“As Austria’s biggest hydropower operator, we understand our responsibility for the environment and have been demonstrating the compatibility of all requirements for decades by providing outstanding services. Where possible in these difficult times, we are implementing our long-term plans to improve the ecology on Austria’s rivers with our partners. We are setting new standards in Europe with our measures: in 2018 with the longest fish pass and now in 2020 with the highest fish pass,” says Achim Kaspar, member of the Executive Board responsible for generation at VERBUND. VERBUND is investing a total of around 280 million euros in making its more than 130 hydropower plants more environmentally friendly, thereby also making valuable contributions to stimulating economic activity.
“The creation and networking of habitats makes a vital contribution to the preservation and improvement of biodiversity in our waters. Since 2009, we have built more than 1,000 fish ladders in accordance with the national waterbodies management plans; numerous new ones are being planned or are under construction. The new fish pass in Annabrücke overcomes 26 vertical metres and is thus the highest in Europe. The Federal Ministry for Agriculture, Regions and Tourism supported the project with 450,000 euros,” emphasised Federal Minister Elisabeth Köstinger at the opening ceremony.
President of the provincial parliament Reinhart Rohr was also pleased: “Things are getting better in Carinthia, not only with the fish but also with the environmental protection! In my time as environment spokesperson for the province of Carinthia until 2010, I set the initial accents in this area. Now, ten years later, the whole of Carinthia is proud to be able to open the highest fish pass in Europe. The use of nature and the simultaneous consideration of its needs is the forward-looking approach to a sustainable Carinthia – and we have taken another decisive step forwards with this project.”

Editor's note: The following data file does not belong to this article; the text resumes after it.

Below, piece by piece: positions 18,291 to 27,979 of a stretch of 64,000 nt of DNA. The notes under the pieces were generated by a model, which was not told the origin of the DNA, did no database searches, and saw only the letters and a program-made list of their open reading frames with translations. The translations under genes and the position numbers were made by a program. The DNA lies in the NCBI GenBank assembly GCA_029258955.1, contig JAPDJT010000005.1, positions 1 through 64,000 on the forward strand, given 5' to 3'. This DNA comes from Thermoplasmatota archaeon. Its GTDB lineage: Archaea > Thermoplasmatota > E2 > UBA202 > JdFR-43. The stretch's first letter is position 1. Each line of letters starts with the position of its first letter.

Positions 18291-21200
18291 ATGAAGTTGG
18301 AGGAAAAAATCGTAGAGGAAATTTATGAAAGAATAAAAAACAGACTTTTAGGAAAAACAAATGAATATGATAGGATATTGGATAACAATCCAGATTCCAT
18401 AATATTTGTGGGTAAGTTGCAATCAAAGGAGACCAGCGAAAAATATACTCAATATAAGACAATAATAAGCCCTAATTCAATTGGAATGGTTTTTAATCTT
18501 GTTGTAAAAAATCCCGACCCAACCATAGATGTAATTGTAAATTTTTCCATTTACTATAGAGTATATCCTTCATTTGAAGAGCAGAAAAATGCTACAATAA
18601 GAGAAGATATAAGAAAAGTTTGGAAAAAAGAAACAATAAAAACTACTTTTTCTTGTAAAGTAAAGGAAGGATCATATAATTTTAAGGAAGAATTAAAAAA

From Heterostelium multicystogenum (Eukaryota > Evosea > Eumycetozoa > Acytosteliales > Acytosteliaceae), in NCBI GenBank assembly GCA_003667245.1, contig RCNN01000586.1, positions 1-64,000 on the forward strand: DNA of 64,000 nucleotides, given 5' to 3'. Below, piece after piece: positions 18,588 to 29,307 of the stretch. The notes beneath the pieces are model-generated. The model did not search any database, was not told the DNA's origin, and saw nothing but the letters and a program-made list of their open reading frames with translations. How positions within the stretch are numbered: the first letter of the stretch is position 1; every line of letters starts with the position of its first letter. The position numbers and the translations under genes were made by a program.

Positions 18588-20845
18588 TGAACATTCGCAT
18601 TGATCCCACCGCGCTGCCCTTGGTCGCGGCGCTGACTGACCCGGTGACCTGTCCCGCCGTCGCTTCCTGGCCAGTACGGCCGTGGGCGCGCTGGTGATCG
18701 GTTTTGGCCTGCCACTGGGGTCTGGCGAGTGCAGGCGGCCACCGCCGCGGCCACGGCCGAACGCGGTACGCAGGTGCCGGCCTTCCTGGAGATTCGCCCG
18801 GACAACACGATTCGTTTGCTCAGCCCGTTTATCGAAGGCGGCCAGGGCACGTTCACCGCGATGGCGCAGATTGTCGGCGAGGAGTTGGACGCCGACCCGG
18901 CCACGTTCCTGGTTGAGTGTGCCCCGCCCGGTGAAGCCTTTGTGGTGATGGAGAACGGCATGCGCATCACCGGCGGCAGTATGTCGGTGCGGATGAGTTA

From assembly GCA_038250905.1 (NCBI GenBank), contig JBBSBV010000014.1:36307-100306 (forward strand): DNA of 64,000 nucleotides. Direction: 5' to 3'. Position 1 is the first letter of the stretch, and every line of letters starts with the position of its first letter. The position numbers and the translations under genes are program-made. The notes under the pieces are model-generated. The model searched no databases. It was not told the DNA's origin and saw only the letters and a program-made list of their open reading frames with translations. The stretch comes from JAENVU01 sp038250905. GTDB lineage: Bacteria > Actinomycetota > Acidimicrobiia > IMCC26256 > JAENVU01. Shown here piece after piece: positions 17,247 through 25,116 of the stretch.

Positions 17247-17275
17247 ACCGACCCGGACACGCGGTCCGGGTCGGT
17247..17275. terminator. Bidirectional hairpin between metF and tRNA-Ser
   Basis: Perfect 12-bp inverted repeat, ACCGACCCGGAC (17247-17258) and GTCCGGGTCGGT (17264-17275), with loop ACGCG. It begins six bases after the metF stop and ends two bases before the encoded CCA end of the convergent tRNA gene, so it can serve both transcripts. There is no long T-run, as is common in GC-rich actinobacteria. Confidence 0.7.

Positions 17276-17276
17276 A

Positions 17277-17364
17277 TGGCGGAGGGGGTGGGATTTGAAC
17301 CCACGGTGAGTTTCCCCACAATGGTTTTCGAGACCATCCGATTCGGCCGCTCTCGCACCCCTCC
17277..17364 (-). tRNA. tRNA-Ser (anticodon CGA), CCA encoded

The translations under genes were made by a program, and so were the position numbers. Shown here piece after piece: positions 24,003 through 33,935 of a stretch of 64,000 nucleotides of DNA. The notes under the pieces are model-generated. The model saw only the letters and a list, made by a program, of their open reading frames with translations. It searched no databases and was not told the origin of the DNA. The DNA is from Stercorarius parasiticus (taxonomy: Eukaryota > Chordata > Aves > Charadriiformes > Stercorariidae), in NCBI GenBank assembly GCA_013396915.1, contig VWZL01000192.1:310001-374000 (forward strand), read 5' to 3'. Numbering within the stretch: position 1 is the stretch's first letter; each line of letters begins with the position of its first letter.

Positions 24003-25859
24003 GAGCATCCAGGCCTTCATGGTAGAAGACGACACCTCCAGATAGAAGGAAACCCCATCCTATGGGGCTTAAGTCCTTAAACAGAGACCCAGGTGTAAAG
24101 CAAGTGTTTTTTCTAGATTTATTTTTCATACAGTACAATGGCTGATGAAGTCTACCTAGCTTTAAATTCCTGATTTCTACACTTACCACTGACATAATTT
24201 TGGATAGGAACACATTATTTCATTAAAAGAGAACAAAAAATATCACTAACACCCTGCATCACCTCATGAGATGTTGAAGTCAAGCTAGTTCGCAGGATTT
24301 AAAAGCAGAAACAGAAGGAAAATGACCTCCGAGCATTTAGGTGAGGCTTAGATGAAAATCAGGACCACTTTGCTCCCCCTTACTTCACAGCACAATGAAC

28 million euros for barrier-free power plants in Carinthia
“Hydropower is rightly considered to be the cleanest form of energy generation. We are endeavouring to maintain our plants technically and environmentally on the cutting edge of technology, which naturally also includes ensuring continuity for fish. In this way, we are giving a bit of species diversity back to heavily modified waterbodies,” says Karl Heinz Gruber, managing director of VERBUND Hydro Power GmbH. With the initial operation of the fish pass at the Annabrücke power plant, 8 of the 10 Drava power plants are now passable to fish again. Total continuity over a distance of 260 kilometres should be possible by 2022. “The migration aid currently under construction at the power plant in Ferlach should be commissioned in autumn 2021 and the last one at the Feistritz power plant should be ready by September 2022,” adds Gruber.
In Carinthia, VERBUND is investing around 28 million euros in ecological measures on the Drava and at its storage power plants at Malta and Reißeck until 2022. Including planning and monitoring measures, 3.5 million euros of this will be spent on the fish pass at Annabrücke.
New standards in structural execution
The difference in height between the top and bottom of the Drava power plant at Annabrücke is 26 metres. To enable fish to overcome this needs a complex system of 172 concrete ponds and 21 resting pools.
The pond structure is specially designed for the range of fish living in the Drava and is noted for having very slow flow speeds in the individual areas. The water movements are kept constantly calm by the double slot. So the fish save energy. The natural river bed in the fish pass is a valuable habitat for microorganisms and the tiniest lifeforms, such as, for example, larvae and fish food. The fish pass is actually a migration corridor, as all forms of aquatic life can use this stretch.
Of particular importance is the ascent aid for the so-called medium-distance migrants amongst the fish, which carry out extended, upstream spawning migrations of up to several hundred kilometres to find suitable spawning grounds and then to seek out their original habitats downstream again.
Function check running successfully
Each fish pass on the Drava is checked after completion by means of extensive fish-ecological monitoring. Amongst other things, this involves recording the migration of fish by means of video monitoring – contactless, free of stress and without disruption for the fish.
There is a short video clip of each fish that visits the fish passes. The precise timing, species of fish, length and direction (up or down) are determined and stored in a database.
In total, several hundred thousand fish have been recorded so far. This has made it possible to prove that all species of fish present in the Drava, including weakly swimming small and juvenile fish, are already successfully migrating through the fish passes. Especially pleasing is the documented upstream migration of the “measurement fish”. For example, several catfish with lengths in excess of 120 cm have already been recorded.